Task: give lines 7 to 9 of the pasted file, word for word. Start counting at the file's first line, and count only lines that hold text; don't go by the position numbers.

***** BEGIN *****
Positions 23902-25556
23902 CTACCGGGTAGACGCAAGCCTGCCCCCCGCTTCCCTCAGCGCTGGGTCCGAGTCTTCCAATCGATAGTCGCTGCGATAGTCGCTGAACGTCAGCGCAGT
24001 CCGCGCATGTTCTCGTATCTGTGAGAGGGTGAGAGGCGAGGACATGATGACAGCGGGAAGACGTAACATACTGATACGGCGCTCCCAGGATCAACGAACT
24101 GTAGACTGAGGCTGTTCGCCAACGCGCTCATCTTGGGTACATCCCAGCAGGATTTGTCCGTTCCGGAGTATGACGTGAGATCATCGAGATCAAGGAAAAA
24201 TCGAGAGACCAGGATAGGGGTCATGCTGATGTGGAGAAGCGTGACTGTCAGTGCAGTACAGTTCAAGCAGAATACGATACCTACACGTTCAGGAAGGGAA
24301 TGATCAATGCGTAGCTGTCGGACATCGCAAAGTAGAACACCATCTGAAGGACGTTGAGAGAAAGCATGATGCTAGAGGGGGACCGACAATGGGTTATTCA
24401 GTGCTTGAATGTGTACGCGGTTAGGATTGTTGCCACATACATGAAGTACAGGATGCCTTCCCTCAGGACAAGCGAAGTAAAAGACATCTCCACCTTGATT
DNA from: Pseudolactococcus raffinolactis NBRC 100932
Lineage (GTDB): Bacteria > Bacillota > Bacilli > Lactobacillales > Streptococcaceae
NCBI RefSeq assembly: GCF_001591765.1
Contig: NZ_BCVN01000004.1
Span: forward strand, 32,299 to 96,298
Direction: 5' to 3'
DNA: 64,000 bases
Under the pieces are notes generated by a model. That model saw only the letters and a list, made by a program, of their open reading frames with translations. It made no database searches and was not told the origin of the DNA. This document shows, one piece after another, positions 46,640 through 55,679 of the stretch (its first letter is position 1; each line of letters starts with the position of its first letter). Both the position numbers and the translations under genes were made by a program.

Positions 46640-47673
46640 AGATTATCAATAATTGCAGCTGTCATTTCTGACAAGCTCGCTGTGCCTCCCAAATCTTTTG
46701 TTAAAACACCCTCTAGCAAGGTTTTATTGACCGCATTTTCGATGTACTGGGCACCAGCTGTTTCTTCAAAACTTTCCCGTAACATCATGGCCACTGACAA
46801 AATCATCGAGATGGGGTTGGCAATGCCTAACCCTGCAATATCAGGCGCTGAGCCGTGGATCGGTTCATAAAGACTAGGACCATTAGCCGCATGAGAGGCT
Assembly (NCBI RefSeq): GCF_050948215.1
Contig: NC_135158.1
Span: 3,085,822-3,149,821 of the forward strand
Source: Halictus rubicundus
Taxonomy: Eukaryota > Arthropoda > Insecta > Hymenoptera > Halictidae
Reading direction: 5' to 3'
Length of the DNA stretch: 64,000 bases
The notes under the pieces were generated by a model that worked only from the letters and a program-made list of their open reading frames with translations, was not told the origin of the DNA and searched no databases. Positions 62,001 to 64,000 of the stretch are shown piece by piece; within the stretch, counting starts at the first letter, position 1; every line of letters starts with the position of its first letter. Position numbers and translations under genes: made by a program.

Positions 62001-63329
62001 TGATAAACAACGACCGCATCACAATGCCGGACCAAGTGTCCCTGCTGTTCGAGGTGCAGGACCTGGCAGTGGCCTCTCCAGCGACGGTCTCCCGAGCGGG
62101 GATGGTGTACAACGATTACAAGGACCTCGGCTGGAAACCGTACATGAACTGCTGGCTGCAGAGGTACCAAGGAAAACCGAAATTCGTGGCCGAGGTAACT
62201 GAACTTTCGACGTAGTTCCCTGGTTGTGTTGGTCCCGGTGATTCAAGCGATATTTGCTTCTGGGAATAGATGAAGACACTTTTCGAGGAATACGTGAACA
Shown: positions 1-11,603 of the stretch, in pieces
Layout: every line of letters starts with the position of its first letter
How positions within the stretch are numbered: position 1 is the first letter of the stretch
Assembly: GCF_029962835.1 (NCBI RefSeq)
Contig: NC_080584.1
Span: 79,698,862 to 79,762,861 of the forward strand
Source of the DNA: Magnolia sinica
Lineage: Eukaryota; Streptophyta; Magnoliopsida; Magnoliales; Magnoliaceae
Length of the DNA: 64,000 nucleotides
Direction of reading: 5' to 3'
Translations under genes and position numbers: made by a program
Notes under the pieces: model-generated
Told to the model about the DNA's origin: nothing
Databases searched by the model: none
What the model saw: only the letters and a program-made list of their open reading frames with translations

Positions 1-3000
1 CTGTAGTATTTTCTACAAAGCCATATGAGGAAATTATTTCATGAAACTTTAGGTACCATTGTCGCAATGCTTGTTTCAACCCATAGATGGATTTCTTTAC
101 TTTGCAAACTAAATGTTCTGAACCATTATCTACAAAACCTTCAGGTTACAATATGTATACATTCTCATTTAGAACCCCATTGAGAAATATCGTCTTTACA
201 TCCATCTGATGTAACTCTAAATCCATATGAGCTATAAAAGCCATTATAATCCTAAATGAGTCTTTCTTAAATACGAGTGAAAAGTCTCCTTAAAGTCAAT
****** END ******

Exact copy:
24401 GTGCTTGAATGTGTACGCGGTTAGGATTGTTGCCACATACATGAAGTACAGGATGCCTTCCCTCAGGACAAGCGAAGTAAAAGACATCTCCACCTTGATT
DNA from: Pseudolactococcus raffinolactis NBRC 100932
Lineage (GTDB): Bacteria > Bacillota > Bacilli > Lactobacillales > Streptococcaceae